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Senate Chamber Desks

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Desk 73 (LXXIII)

TitleDesk, Senate Chamber, 73 (LXXIII)
Artist/Makerafter T. Constantine & Co. (1817 - 1826) 
Date19th or early 20th century
MediumMahogany and mahogany veneer (primary)
Dimensions h. 35.75 x  w. 27.5 x  d. 20.25 in. ( h. 90.8 x  w. 69.85 x  d. 51.43 cm)
Credit LineU.S. Senate Collection
Accession Number66.00073.001

  • Object Description
  • This mahogany writing desk was made specifically for use in the Senate’s legislative chamber in the U.S. Capitol, and is one of 100 desks that are similarly constructed and used daily by senators. It features two shaped and fluted legs, a bookshelf supported by mahogany spindles, a drawer, a hinged writing top with storage, and a removable wooden tray for writing tools. Decorative enhancements, including figured mahogany veneers and circular roundels, reflect the designs of the original 48 desks created for the Senate in 1819 by the New York cabinetmaking firm T. Constantine & Co. Over the years, many senators have inscribed their names in the interior of the desk drawers, making each drawer a unique way of linking current and past desk users. Desk occupants can change every two years with a new Congress, and are based on seniority.

  • Artist/Maker
  • Thomas Constantine (1791–1849) was born in Derbyshire, England, and he and his family immigrated to New York City when he was two. Between 1806 and 1812, Constantine apprenticed with New York City cabinetmaker John Hewitt, and then served as a journeyman in the same shop between 1812 and 1814. Thomas opened his own cabinet shop in 1815, and in 1817 his firm, T. Constantine & Co., began competing with some of the city’s most notable furniture manufacturers.

    Constantine received his most celebrated commissions as Congress prepared to reoccupy the U.S. Capitol after it had been damaged by fires set by British soldiers in August 1814. In 1818, Constantine received a contract to provide the House of Representatives Chamber with carpets, wall hangings, lamps, 192 chairs, and 51 tables. The following year, Constantine was awarded a contract to furnish the Senate Chamber with 48 mahogany armchairs and desks, as well as other furnishings, lighting, and textiles. Constantine’s brother, John (1796–1845) is known to have assisted with the upholstery of the chairs made for both chambers.

    Although scholars consider Constantine’s work for the House and Senate to be the apex of his relatively brief career, T. Constantine & Co. produced furniture into the 1820s. He closed his furniture store in the summer of 1824 and furniture manufactory in 1826. Today furnishings by T. Constantine & Co. are represented in various collections, including the National Park Service, National Museum of American History, North Carolina Museum of History, U.S. House of Representatives, and Winterthur Museum.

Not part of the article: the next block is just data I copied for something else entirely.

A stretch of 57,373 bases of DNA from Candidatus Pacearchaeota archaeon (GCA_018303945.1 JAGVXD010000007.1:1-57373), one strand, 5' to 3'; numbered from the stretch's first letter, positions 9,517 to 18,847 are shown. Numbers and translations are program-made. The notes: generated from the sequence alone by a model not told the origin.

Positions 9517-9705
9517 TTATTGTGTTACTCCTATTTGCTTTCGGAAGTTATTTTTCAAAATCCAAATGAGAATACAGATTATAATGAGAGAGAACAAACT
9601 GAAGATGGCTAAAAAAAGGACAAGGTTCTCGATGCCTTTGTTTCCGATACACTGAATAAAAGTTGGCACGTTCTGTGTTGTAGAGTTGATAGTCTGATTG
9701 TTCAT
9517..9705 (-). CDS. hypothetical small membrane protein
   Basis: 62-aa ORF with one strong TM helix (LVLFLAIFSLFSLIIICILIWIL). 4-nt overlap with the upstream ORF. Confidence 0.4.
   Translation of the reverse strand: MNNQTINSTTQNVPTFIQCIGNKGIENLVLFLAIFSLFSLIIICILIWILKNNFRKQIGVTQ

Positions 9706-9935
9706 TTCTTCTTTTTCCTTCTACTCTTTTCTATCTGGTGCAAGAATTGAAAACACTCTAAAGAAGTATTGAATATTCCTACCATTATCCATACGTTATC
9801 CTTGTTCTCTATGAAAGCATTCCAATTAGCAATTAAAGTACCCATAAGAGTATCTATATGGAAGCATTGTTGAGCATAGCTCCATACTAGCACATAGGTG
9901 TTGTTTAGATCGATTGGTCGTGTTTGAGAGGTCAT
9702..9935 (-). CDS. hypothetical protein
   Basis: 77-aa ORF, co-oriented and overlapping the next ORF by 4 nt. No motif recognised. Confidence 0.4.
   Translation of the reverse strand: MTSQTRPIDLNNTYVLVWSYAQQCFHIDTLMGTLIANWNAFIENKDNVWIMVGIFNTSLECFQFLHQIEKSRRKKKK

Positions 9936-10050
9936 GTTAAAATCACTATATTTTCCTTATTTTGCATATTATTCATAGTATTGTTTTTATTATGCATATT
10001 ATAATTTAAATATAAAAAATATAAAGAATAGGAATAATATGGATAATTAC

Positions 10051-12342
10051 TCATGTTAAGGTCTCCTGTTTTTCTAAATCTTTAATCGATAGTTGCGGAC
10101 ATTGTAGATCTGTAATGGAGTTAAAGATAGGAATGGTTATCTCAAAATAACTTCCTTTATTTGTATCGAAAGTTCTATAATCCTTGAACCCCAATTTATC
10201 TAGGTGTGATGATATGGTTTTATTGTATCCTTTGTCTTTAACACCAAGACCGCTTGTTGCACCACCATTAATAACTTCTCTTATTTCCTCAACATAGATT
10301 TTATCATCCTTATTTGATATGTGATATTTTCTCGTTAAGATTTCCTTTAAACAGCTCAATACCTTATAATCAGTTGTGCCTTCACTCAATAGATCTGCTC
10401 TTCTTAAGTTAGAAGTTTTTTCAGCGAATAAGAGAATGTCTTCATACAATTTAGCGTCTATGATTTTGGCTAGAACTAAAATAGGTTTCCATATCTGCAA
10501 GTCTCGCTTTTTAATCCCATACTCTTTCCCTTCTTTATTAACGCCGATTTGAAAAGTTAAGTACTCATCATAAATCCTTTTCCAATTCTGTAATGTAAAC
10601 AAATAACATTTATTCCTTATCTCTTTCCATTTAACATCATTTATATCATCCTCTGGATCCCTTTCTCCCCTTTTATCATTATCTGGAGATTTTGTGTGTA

For more information on Thomas Constantine, see Matthew A. Thurlow, “Aesthetics, Politics, and Power in Early-Nineteenth-Century Washington: Thomas Constantine & Co.’s Furniture for the United States Capitol, 1818-1819" in American Furniture (Chipstone Foundation, 2006).

  • Desk Occupants
  • The senators' names listed in this table include both names inscribed in the desk drawer and, beginning with the 99th Congress, the names of all senators who occupied this desk.

    Order Senator State Party
    1CurtisCharles CurtisKansasR Republican
    2LenrootIrvine L. LenrootWisconsinR Republican
    3HarreldJohn W. HarreldOklahomaR Republican
    4PepperGeorge W. PepperPennsylvaniaR Republican
    5CouzensJames CouzensMichiganR Republican
    6FrazierLynn J. FrazierNorth DakotaR Republican
    7BinghamHiram BinghamConnecticutR Republican
    8du PontThomas C. du PontDelawareR Republican
    9BlaineJohn J. BlaineWisconsinR Republican
    10GreeneFrank L. GreeneVermontR Republican
    11ThomasJohn ThomasIdahoR Republican
    12CuttingBronson M. CuttingNew MexicoR Republican
    13WalcottFrederic C. WalcottConnecticutR Republican
    14KeanHamilton F. KeanNew JerseyR Republican
    15RadcliffeGeorge L. P. RadcliffeMarylandD Democrat
    16EllenderAllen J. EllenderLouisianaD Democrat
    17HughesJames H. HughesDelawareD Democrat
    18SchwartzHenry H. SchwartzWyomingD Democrat
    19SmathersWilliam H. SmathersNew JerseyD Democrat
    20BerryGeorge L. BerryTennesseeD Democrat
    21DowneySheridan DowneyCaliforniaD Democrat
    22StewartArthur T. StewartTennesseeD Democrat
    23SlatteryJames M. SlatteryIllinoisD Democrat
    24BurtonHarold H. BurtonOhioR Republican
    25BallJoseph H. BallMinnesotaR Republican
    26MooreEdward H. MooreOklahomaR Republican
    27CooperJohn S. CooperKentuckyR Republican
    28MundtKarl E. MundtSouth DakotaR Republican
    29BennettWallace F. BennettUtahR Republican
    30ButlerJohn M. ButlerMarylandR Republican
    31PotterCharles E. PotterMichiganR Republican
    32CaseClifford P. CaseNew JerseyR Republican
    33YarboroughRalph W. YarboroughTexasD Democrat
    34McCarthyEugene J. McCarthyMinnesotaD Democrat
    35StevensTed StevensAlaskaR Republican
    36BellmonHenry L. BellmonOklahomaR Republican
    37StaffordRobert T. StaffordVermontR Republican
    38GarnJake GarnUtahR Republican
    39WallopMalcolm WallopWyomingR Republican
    40D'AmatoAlfonse M. D'AmatoNew YorkR Republican
    41SantorumRick SantorumPennsylvaniaR Republican
    42MenendezRobert MenendezNew JerseyD Democrat
    43CarperThomas R. CarperDelawareD Democrat
    44CapitoShelley Moore CapitoWest VirginiaR Republican
    45SullivanDan SullivanAlaskaR Republican
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